Bunuel, I am not sure yet! Where in the question does it indicate whether the two trains are traveling in the same direction or different direction? I read the question again, but I am still not getting any indication about that. In the absence of the direction, I think we can still solve it with option (1), because from option (1) we are getting the rate at which the distance between the two trains is increasing. 1 mile in 3 minutes. So additional 2 miles in additional 6 minutes.

But with option (2), direction is important. If the trains are running at opposite directions, the relative speed becomes 80 + 100 = 180 miles/hr. 180 miles in 60 mins.. so 2 miles in 60/90 = 40 secs.

But if trains are running in same direction, the relative speed is 100 - 80 = 20 miles/hr. 20 miles in 60 mins.... so 2 miles in 6 mins.

I had chosen A as the answer for this question.

We are told that "train A is currently 2 miles behind train B". If the trains are not travelling in the same direction, the word "behind" won't make sense.
_________________

Re: While on straight, parallel tracks, train A and train B are traveling [#permalink]

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26 Sep 2017, 06:34

Bunuel wrote:

chaudhurysr wrote:

Bunuel wrote:

Tough and Tricky questions: Distance/Rate Problems.

While on straight, parallel tracks, train A and train B are traveling at different constant rates. If train A is currently 2 miles behind train B, how many minutes from now will train A be 4 miles behind train B?

(1) Three minutes ago, train A was 1 mile behind train B.

(2) Train A is traveling at 80 miles per hour, and train B is traveling at 100 miles per hour.

Kudos for a correct solution.

Bunuel, I am not sure yet! Where in the question does it indicate whether the two trains are traveling in the same direction or different direction? I read the question again, but I am still not getting any indication about that. In the absence of the direction, I think we can still solve it with option (1), because from option (1) we are getting the rate at which the distance between the two trains is increasing. 1 mile in 3 minutes. So additional 2 miles in additional 6 minutes.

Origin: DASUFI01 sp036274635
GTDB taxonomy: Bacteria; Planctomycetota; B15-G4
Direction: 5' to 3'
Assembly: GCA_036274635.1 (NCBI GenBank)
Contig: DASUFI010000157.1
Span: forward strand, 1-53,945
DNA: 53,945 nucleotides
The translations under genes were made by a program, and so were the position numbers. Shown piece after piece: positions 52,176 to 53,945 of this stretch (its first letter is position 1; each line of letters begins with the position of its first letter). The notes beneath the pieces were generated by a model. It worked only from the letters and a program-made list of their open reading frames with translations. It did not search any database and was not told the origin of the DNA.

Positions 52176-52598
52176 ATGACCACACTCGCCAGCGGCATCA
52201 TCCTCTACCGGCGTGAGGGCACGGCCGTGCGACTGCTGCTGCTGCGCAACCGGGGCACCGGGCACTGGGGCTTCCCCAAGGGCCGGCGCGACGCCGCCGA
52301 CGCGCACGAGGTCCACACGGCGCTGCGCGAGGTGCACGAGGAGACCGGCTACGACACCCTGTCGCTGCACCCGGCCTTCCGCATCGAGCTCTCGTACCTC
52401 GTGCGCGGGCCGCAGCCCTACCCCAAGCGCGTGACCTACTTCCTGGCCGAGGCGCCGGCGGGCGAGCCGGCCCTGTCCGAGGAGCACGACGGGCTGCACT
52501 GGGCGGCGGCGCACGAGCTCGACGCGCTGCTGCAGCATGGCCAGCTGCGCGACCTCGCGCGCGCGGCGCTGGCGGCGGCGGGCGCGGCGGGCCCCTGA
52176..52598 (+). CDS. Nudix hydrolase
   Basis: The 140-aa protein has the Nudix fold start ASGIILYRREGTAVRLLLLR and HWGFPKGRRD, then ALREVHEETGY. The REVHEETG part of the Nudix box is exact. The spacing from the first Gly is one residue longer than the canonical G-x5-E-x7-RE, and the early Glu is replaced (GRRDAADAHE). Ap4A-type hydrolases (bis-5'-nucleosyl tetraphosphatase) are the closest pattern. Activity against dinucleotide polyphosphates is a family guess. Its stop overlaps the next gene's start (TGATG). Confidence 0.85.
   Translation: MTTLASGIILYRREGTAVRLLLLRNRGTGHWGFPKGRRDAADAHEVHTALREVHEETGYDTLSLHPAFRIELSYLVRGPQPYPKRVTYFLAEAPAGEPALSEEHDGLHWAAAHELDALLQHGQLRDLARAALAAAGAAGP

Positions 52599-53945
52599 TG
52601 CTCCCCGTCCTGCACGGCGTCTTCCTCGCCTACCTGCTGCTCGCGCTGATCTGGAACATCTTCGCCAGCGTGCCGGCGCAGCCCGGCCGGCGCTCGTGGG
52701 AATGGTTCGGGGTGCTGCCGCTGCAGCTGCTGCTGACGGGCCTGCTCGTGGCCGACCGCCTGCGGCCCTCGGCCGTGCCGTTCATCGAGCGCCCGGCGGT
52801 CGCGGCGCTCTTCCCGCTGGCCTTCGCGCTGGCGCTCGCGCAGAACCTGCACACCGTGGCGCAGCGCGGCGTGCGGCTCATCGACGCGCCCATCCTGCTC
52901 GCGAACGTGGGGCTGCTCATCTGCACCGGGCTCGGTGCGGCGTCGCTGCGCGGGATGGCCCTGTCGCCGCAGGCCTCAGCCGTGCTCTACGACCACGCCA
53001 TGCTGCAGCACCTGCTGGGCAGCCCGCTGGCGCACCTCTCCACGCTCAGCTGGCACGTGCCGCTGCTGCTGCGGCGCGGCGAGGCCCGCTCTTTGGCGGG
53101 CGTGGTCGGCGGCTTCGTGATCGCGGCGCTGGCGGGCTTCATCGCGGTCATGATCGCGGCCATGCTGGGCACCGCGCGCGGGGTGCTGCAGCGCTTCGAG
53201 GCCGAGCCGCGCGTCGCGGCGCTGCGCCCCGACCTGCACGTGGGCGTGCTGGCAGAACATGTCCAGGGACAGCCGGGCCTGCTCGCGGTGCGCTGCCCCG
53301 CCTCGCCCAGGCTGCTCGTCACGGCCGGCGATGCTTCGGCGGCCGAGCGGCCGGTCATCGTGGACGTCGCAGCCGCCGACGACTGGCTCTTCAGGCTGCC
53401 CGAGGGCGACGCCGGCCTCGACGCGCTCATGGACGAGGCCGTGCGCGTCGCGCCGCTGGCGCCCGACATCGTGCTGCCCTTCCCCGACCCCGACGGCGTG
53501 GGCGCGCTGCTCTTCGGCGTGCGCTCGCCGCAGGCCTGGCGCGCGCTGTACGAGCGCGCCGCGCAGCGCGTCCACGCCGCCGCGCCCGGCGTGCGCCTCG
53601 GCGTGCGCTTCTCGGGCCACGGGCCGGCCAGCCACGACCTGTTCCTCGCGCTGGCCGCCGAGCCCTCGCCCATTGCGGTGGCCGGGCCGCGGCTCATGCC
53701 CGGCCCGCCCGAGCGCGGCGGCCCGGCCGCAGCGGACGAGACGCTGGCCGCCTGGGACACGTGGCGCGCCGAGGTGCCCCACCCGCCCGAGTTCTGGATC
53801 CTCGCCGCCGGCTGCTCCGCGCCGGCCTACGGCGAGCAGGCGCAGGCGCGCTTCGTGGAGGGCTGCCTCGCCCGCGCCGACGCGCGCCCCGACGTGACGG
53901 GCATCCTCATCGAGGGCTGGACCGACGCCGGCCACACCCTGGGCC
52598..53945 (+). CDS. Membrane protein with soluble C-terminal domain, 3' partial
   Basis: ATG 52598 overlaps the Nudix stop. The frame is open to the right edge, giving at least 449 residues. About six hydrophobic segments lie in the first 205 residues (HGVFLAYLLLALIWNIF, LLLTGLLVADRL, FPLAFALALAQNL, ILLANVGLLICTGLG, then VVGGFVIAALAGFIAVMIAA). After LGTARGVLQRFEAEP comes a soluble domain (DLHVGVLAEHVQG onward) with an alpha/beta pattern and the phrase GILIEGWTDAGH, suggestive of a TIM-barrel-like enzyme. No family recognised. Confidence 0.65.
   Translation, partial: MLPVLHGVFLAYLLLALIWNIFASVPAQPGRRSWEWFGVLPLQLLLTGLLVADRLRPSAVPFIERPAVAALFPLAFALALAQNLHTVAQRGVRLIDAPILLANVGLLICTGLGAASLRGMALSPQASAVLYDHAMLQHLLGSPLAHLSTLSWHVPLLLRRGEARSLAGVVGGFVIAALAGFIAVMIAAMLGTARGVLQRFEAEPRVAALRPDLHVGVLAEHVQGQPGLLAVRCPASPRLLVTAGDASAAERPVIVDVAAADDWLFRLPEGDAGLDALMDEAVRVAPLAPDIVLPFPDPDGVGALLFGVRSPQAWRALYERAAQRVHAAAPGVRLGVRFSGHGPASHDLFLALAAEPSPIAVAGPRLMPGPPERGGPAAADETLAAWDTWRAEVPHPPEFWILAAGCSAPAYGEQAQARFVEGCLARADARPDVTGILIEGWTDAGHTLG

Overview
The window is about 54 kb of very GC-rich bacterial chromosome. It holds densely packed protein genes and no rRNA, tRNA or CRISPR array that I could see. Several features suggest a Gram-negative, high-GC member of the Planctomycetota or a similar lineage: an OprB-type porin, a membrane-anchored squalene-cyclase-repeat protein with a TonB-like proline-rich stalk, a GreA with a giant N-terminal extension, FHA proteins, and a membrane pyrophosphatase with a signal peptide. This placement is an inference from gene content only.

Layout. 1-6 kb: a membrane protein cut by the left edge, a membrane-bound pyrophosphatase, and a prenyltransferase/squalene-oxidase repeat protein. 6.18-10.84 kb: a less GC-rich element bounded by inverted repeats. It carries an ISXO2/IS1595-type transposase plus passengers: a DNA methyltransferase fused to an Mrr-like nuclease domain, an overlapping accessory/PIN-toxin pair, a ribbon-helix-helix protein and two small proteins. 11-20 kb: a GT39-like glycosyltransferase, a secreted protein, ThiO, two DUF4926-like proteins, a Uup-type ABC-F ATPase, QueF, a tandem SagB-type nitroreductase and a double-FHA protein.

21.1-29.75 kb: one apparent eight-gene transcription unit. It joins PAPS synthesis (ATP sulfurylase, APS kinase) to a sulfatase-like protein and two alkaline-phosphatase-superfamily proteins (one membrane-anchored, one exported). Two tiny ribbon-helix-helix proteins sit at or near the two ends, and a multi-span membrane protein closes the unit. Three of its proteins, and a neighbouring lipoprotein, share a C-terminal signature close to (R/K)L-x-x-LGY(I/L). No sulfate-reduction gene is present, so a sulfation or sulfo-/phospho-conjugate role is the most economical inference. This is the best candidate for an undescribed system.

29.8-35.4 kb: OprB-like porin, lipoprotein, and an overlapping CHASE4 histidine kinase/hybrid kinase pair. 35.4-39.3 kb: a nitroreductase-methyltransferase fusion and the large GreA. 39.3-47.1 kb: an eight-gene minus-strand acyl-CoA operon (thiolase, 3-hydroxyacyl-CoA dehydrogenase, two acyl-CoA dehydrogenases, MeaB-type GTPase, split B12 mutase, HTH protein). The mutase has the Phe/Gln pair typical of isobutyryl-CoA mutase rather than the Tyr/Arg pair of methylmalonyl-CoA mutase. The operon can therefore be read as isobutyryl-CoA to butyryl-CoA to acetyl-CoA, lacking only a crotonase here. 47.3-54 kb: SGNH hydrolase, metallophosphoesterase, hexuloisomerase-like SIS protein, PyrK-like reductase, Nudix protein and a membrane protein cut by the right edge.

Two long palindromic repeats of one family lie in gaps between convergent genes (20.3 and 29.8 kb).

But with option (2), direction is important. If the trains are running at opposite directions, the relative speed becomes 80 + 100 = 180 miles/hr. 180 miles in 60 mins.. so 2 miles in 60/90 = 40 secs.

But if trains are running in same direction, the relative speed is 100 - 80 = 20 miles/hr. 20 miles in 60 mins.... so 2 miles in 6 mins.

I had chosen A as the answer for this question.

We are told that "train A is currently 2 miles behind train B". If the trains are not travelling in the same direction, the word "behind" won't make sense.

I had thought about that, but then I thought ... even if they are running at opposite directions, train A would still be "behind" train B. Even when we talk about stationary objects, we leave them behind when driving on a road. On the contrary, I honestly thought that was the "trick" part introduced in the question on purpose to test whether test taker catches that or not. In a real GMAT test, should we really assume the direction just based on the interpretation of the word 'behind'? Most of the OG questions I have seen so far, they make directions very clear. GMAT is never shy in using as many words (even extra words) as needed to make sure there is no ambiguity left (e.g. traveling in the same direction, in opposite direction, traveling north, clockwise, anti-clockwise, travels south and then turns around, turns left, turns right etc.). But in this case, I didn't see that. And because this is a DS question, I felt that was the real trap!